At the same time, I felt like the middle section of the book seemed kind of to really sputter and struggle. I also thought there were some side plots that never seemed to develop enough and that the romances were kind of weird and I found myself really questioning the author’s decision to include one of the love stories in the book — especially with how it turned out. (Just because you love someone does not always mean that it’s the right thing to marry them… but I felt like the author kind of was saying that was the “happily ever after” road.)

Verdict: 3 stars

What have you been reading? I’d love to hear!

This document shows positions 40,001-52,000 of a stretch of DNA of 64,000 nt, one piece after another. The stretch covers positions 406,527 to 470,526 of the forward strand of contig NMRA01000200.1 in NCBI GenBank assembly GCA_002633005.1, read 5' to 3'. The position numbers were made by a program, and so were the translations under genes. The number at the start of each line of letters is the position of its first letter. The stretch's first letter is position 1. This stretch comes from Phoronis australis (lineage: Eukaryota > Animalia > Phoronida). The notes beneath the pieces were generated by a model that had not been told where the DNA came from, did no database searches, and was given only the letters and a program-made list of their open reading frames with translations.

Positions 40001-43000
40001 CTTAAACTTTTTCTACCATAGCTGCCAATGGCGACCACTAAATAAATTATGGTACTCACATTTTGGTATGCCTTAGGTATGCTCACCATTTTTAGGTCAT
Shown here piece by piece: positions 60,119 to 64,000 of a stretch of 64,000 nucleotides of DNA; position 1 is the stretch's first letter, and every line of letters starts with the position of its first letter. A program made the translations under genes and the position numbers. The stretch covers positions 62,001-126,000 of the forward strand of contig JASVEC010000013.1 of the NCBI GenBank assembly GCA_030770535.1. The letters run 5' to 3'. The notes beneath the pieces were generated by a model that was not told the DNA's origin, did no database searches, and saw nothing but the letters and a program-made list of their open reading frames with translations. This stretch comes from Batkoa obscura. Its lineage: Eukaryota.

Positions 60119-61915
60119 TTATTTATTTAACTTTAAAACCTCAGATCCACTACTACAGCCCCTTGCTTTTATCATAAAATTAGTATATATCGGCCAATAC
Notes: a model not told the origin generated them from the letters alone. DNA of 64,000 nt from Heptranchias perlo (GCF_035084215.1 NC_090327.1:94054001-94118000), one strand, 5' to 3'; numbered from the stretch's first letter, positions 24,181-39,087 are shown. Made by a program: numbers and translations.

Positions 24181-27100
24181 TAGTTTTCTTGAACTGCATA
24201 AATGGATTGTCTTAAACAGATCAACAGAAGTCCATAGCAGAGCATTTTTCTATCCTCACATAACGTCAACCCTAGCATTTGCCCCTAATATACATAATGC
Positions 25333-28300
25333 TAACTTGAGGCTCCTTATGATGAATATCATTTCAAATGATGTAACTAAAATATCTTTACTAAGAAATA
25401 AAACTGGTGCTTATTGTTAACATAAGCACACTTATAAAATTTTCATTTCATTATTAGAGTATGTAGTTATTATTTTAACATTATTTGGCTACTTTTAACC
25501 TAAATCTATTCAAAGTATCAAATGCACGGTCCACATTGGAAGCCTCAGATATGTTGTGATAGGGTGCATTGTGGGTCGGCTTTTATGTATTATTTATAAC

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  • April says:

    Oh,very intriguing. If author doesn’t mention lack of antibiotics for secondary infection, nutritional deficiencies, and overdosing on the drug aspirin, it’s not worth much in history. I enjoyed learning about that pandemic.

    I love these posts. TY.

  • Leah says:

    I’m currently reading As Bright As Heaven too, and was disappointed to hear you say that the middle is spluttering because to me, the beginning has been slow so far!

  • DarylAnn says:

    I really appreciate your book recommendations that are on the Libby app!

  • Clare says:

    “The War That Saved My Life” was excellent but I would read it as a read aloud and discuss it with your children. The abuse is awful, but children need to know that it is a reality for so many children. My youngest was 9 when we read it and I wouldn’t recommend for any younger than that. The story offered so much hope and healing. There is a sequel that is really good too.